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October, 2019

Taking Laughter Seriously at the Supreme Court

Oct. 11, 2019—Tonja Jacobi & Matthew Sag | 72 Vand. L. Rev. 1423 (2019) | Laughter in Supreme Court oral arguments has been misunderstood, treated as either a lighthearted distraction from the Court’s serious work, or interpreted as an equalizing force in an otherwise hierarchical environment. Examining the more than nine thousand instances of laughter witnessed at...

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Antitrust in Digital Markets

Oct. 11, 2019—John M. Newman | 72 Vand. L. Rev. 1497 (2019) | Antitrust law has largely failed to address the challenges posed by digital markets. At the turn of the millennium, the antitrust enterprise engaged in intense debate over whether antitrust doctrine, much of it developed during a bygone era of smokestack industries, could or should...

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The Missing Regulatory State: Monitoring Businesses in an Age of Surveillance

Oct. 11, 2019—Rory Van Loo | 72 Vand. L. Rev. 1563 (2019) | An irony of the information age is that the companies responsible for the most extensive surveillance of individuals in history—large platforms such as Amazon, Facebook, and Google—have themselves remained unusually shielded from being monitored by government regulators. But the legal literature on state information...

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You Get What You Pay For: An Empirical Examination of the Use of MTurk in Legal Scholarship

Oct. 11, 2019—Robertson & Yoon | 72 Vand. L. Rev. 1633 (2019) | In recent years, legal scholars have come to rely on Amazon’s Mechanical Turk (“MTurk”) platform to recruit participants for surveys and experiments. Despite MTurk’s popularity, there is no generally accepted methodology for its use in legal scholarship, and many questions remain about the validity...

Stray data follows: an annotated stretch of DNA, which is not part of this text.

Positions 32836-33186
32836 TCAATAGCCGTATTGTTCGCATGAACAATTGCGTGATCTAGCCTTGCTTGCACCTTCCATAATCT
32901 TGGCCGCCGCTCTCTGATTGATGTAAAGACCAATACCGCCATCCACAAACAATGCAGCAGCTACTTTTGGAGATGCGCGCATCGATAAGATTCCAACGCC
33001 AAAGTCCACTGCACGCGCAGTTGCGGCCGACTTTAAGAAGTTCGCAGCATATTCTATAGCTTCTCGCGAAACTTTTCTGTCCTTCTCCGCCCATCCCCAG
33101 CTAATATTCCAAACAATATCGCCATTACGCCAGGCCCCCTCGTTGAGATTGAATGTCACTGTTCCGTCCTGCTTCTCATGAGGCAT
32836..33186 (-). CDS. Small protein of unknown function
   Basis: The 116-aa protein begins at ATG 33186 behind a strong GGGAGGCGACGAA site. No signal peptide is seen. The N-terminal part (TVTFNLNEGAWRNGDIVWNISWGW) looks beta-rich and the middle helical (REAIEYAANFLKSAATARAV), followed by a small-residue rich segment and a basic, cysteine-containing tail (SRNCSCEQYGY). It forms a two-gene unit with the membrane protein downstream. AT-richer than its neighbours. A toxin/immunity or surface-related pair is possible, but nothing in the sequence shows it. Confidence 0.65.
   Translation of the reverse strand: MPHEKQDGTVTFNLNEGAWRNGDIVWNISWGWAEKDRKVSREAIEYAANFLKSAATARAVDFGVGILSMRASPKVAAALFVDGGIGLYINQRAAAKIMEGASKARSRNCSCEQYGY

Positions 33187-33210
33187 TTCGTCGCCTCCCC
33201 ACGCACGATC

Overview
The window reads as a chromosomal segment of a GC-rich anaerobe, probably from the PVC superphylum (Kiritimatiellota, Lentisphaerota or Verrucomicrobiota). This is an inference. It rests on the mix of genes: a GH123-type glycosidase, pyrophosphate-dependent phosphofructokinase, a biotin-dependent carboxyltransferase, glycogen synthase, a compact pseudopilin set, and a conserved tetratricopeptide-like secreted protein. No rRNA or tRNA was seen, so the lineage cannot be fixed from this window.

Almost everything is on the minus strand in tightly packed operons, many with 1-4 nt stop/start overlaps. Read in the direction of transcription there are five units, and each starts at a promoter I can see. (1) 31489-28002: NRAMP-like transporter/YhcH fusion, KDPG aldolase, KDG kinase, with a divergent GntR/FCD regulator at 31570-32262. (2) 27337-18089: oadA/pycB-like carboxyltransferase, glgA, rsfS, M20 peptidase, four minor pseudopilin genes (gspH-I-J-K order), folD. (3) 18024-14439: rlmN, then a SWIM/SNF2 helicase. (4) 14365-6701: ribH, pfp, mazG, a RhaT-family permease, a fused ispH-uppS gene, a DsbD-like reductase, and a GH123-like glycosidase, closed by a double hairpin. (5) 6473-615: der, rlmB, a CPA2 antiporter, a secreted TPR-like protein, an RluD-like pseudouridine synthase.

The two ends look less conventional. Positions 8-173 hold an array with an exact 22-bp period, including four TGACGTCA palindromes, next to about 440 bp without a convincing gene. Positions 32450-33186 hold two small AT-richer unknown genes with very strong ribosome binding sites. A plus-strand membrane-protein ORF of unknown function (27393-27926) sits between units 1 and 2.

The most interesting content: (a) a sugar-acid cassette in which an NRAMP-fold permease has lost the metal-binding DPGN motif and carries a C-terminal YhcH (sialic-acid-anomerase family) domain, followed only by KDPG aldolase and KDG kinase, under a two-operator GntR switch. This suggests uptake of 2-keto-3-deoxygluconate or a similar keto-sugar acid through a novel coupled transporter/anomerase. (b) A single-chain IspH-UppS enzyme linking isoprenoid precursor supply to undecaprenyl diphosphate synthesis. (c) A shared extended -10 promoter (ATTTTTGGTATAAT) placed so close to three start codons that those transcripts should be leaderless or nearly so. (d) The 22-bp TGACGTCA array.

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Can and Should Universal Injunctions Be Saved?

Oct. 11, 2019—Szymon S. Barnas | 72 Vand. L. Rev. 1675 (2019) | The practice of a federal district court judge halting the government’s enforcement of an executive action against not only the parties before the court but against anyone, anywhere, may be coming to an end. Multiple Supreme Court Justices have expressed their skepticism in the...

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Reestablishing a Knowledge Mens Rea Requirement for Armed Career Criminal Act “Violent Felonies” Post-Voisine

Oct. 11, 2019—Jeffrey A. Turner | 72 Vand. L. Rev. 1717 (2019) | Until 2016, federal courts unanimously concluded that predicate offenses for the Armed Career Criminal Act (“ACCA”) required a knowledge mens rea. Therefore, any state law crimes that could be committed with a reckless mens rea were not “violent felonies” and could not serve as...

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